Veronica Roth, author of the Divergent series, opens up about what makes Tris a hero and how complexity centers the protagonist in Lionsgate's latest release.
Veronica Roth, the author of the successful Divergent book trilogy, opened up to Hero Complex on why Tris' journey into accepting her less-than-ideal traits in Insurgent is so important to female audiences everywhere.
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Tris (Shailene Woodley) is main protagonist of the Divergent series, where some characters diverge off path set by those in charge. The book trilogy illustrates her progression and strength through adversity.
Roth told the column that "one of the lesser-talked-about ways of dehumanizing someone is to make them perfect." If someone creates an ideal without flaws, ultimately the character or persona is incomplete.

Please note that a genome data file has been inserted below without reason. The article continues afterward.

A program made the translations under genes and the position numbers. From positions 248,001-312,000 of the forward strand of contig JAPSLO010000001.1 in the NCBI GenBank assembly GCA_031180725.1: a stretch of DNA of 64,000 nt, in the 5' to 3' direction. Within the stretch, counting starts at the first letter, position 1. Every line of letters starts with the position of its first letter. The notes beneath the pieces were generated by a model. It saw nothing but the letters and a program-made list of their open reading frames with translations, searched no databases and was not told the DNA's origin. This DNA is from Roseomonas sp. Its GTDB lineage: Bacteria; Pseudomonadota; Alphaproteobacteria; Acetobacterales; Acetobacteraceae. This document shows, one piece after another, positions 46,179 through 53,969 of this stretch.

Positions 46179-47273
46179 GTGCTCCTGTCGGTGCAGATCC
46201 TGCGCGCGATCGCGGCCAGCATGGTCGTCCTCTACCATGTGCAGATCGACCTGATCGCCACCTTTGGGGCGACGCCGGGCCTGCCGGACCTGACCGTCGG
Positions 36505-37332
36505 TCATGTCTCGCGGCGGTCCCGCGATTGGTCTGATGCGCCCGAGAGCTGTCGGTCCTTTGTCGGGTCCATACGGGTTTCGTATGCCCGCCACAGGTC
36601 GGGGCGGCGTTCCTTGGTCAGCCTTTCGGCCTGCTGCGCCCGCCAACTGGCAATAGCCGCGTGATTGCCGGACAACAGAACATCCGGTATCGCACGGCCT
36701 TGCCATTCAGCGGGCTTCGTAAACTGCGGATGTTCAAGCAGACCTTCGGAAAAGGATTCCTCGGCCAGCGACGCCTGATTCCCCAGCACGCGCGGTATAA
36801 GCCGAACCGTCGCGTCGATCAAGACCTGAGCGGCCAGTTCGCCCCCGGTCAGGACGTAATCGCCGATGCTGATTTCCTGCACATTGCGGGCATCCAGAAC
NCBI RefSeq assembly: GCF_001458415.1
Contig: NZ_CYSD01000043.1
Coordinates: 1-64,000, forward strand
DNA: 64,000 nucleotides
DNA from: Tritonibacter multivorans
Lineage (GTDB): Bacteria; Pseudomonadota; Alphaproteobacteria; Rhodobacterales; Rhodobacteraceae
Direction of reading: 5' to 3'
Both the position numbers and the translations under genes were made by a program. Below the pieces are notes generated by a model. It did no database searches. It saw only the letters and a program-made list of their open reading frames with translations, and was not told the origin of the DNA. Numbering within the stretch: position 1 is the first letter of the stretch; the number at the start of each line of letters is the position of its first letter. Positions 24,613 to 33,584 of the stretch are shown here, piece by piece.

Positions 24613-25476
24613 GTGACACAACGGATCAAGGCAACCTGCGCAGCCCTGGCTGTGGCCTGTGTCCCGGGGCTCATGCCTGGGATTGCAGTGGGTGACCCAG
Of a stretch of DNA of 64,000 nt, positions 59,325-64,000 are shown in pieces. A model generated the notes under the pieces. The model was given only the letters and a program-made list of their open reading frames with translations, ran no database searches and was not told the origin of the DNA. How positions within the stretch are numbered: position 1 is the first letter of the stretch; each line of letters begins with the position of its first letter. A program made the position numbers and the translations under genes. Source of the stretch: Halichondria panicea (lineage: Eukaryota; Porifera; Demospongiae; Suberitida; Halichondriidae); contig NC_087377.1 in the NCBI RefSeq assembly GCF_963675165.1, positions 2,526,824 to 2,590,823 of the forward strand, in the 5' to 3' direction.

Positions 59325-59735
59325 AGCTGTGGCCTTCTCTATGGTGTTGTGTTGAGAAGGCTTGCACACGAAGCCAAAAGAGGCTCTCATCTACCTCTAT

Think about celebrity and pop culture deifying. It's easier to tear down than build up a person if the world sees the person as perfect—one can only fall down from a pedestal, not climb higher.
And Tris is important because "no one can live up to that standard.” Young women need to know that inner strength doesn't involve infallibility, but the ability to find peace with every complex, nuanced part of who they are. And if something doesn't make them happy, reevaluate. Topics that may conflict with advertising media.
The author feels "Tris’ emotional journey is just crucial to Insurgent" and was happy to see the same theme on the Hollywood set.